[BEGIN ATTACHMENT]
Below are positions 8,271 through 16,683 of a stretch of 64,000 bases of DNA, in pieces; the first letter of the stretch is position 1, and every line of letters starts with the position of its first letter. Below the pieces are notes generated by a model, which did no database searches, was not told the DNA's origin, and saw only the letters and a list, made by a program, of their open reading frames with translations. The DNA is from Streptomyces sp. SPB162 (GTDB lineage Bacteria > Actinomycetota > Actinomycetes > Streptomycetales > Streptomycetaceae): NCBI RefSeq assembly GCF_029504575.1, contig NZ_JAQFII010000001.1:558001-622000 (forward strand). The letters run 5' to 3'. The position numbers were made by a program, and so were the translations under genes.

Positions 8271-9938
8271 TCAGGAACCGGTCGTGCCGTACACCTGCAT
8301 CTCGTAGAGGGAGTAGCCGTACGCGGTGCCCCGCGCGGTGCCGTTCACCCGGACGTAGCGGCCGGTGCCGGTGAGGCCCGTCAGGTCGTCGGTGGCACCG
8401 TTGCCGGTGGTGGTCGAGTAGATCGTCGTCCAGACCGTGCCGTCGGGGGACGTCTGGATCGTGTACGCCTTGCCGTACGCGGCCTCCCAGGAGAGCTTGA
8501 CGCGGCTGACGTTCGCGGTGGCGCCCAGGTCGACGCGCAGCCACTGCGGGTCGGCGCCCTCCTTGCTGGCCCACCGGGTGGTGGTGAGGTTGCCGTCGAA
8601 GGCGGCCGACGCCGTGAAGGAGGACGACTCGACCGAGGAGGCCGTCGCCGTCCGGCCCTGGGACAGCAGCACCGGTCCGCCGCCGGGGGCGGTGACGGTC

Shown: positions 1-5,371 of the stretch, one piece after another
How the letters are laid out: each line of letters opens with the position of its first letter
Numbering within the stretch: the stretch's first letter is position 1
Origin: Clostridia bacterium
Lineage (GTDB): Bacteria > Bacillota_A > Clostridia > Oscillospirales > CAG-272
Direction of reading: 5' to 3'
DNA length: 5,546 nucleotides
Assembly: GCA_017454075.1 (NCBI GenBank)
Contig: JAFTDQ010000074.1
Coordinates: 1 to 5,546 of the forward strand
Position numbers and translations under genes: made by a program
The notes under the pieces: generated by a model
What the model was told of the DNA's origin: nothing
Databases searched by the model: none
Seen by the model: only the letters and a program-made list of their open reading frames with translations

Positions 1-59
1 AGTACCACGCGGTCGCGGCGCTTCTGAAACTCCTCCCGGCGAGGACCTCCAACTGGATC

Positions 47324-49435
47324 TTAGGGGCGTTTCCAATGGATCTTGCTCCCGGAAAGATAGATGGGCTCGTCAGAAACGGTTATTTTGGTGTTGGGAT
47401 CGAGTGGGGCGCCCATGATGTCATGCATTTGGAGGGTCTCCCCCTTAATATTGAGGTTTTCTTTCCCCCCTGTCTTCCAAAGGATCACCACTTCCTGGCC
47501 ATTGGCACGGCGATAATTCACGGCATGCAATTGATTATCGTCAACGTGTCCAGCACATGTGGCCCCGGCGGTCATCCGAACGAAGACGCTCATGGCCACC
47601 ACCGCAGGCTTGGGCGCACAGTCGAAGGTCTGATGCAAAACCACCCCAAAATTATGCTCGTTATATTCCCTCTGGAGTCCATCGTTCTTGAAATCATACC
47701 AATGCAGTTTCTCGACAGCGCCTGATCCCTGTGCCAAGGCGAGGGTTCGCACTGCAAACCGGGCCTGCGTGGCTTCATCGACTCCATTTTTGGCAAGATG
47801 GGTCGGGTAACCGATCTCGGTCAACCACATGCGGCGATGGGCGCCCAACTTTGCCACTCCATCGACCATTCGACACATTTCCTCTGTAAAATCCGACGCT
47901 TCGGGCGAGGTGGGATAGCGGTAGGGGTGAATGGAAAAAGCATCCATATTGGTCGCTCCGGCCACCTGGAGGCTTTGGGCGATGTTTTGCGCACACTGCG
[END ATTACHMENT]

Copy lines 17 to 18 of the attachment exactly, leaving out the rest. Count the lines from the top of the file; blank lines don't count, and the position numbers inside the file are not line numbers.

Coordinates: 1 to 5,546 of the forward strand
Position numbers and translations under genes: made by a program